Grandma was right! Posture is Important!

Sit up straight!

Grandma was right, posture is important and helps to keep your spine aligned and healthy. Below are a few tips to help prevent and heal back pain that might be caused by some of your every day activities.

Sitting at your desk

You’ve probably heard about ergonomic office furniture, but you don’t need anything fancy to keep your spine in a natural and healthy position.

  • Knees: Aim for your knees bent at 90 degrees (so feet are comfortably flat on the floor), this should be achievable with an adjustable height chair, cushion or footrest.
  • Elbows: Should also be bent at 90 degrees when you are typing or writing. Utilize your keyboard drawer or install an inexpensive hinge drawer underneath your desk. If you’re tall, you may need to prop up your keyboard with a platform.
  • Back: Pinch your shoulder blades together and eyes look straight ahead. These actions will bring the shoulders back and engage the back muscles that tend to get stretched in a way that could lead to rounded shoulders and poor head posture.
  • Laptops/Tablets: I know its called a LAPtop… but when used this way the neck tends to strain and the shoulders slump. Consider a wireless keyboard.
  • Why? Poor posture (especially for prolonged periods, like say 40+ hours a week) can lead to headaches, fatigue, irritability, increase in cortisol levels and back pain.


Whether you are making sales calls or driving your family around, many of us spend much of our time in the car.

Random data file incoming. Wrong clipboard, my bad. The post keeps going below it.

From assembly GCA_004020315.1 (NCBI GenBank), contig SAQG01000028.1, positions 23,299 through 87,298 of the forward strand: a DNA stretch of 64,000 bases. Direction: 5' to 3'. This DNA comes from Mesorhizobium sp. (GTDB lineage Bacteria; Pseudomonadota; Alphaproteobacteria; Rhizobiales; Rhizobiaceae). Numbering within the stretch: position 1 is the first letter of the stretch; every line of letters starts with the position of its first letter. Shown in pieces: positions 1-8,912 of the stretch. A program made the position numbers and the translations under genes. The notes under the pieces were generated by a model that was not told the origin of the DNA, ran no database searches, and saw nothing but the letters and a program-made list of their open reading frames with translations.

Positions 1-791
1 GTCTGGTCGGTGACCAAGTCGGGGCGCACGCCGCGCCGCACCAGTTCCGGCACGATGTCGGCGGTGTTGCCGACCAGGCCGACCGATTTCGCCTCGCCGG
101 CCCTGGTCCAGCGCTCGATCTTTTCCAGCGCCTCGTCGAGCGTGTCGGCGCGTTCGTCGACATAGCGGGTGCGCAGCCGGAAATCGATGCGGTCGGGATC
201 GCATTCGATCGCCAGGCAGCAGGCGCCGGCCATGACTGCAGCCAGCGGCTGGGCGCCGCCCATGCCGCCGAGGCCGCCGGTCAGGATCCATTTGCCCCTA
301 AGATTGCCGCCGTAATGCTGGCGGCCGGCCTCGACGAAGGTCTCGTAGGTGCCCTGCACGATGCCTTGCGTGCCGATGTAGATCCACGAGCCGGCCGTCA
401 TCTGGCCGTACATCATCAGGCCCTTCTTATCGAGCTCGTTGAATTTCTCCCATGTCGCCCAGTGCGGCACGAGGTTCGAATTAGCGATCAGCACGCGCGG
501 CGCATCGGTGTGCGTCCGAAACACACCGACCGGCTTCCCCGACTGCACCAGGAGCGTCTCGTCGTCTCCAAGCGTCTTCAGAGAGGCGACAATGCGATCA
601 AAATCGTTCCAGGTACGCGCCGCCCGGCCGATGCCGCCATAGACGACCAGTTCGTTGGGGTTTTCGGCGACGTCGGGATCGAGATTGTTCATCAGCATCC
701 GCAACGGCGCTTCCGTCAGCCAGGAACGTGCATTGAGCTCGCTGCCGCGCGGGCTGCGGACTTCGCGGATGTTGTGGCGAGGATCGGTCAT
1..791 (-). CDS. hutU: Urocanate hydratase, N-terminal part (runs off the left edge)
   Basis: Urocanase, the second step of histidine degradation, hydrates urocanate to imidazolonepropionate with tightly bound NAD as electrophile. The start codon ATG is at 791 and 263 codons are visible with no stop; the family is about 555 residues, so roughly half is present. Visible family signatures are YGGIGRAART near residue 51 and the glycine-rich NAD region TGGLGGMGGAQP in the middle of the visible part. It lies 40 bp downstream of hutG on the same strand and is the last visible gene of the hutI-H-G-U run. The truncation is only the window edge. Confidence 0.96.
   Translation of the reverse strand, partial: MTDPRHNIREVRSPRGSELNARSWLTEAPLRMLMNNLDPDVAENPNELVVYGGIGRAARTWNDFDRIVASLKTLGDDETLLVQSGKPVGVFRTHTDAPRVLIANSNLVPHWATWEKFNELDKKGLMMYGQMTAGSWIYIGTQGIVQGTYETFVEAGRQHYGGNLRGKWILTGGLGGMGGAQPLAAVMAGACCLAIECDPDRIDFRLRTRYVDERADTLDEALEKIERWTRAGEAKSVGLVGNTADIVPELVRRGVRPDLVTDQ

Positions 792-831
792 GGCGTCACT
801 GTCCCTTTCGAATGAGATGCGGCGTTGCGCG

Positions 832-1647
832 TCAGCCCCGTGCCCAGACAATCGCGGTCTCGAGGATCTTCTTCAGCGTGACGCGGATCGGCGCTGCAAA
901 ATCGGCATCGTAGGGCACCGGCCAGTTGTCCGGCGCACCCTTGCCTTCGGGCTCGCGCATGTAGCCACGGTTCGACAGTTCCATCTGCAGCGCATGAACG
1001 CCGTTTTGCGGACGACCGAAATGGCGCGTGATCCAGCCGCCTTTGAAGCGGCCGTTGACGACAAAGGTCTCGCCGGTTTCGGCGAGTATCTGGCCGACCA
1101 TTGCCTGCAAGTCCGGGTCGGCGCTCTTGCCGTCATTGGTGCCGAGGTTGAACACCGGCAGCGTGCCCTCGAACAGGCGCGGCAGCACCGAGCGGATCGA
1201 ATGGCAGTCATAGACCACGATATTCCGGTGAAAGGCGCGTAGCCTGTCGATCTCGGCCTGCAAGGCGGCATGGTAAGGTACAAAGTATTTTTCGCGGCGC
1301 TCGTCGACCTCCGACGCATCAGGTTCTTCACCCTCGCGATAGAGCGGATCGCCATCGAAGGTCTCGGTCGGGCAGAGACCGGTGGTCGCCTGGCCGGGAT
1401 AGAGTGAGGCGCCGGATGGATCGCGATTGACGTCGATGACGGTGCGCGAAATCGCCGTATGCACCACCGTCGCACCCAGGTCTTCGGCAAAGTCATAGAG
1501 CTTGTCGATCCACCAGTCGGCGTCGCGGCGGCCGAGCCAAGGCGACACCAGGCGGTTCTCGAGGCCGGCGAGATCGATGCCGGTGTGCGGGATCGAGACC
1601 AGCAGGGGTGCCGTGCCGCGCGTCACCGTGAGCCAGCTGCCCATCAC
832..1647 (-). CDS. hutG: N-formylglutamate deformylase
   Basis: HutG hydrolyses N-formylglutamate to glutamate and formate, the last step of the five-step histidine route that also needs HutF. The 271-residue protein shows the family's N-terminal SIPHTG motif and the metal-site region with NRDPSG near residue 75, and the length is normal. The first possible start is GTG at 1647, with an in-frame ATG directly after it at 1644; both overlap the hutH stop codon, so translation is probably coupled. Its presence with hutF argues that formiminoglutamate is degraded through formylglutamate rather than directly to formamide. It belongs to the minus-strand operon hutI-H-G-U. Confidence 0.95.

• Seat Angle: Position your shoulders slightly behind your hips so that your back is angled greater than 90 degrees to your legs. (Looking for 100-110 degrees approximately)
  • Seat Tilt and Distance: Tilt the seat so there is even support from your tailbone to hamstrings. Avoid pressure points at the end of the seat. Adjust the seat distance so there is at least a little room between the chair and the backs of your knees.
  • Lumbar support: Your spine has a natural S shape to it, and using the lumbar adjustment (aftermarket options are available if your car doesn’t have this control) on the back of your seat will help to maintain that curve. Imagine two extremes 1. Lying on a wooden floor (uncomfortable and there would be space under your low back that was not touching the planks) or 2. Doing a back bend in a yoga class (s-curve is being pushed out…ok for a few minutes- but not a long drive).
  • When driving, you want to find that happy medium where the back of the chair is touching the whole spine, but your chest is not being thrust forward.
  • Exiting the car: Try leaving your car by pivoting in the seat as if you were in a swivel chair. Swing both feet toward the step or ground. This way you avoid always putting repeated pressure on the same hip and knee.

Dominant side habits

  • Bags: We are creatures of habit and tend to haul around handbags, backpacks and briefcases on the same side of our body putting more stress on that side and potentially causing neck, shoulder and back strain. Try to alternate sides every so often, or even better use a messenger style or crossbody bag that allows weight to be distributed more evenly. Use both straps on a backpack, and insist your kids do too!
  • Physical job or hobby? Notice if you are carrying heavy objects on only one side. If possible switch sides at regular intervals to prevent overuse.

Sometimes you’re going to be in a position that is not ideal for your alignment. Make sure to take breaks to stretch or take a short walk every so often. If you still find yourself aching after making these adjustments, come see me and we can figure out what’s going on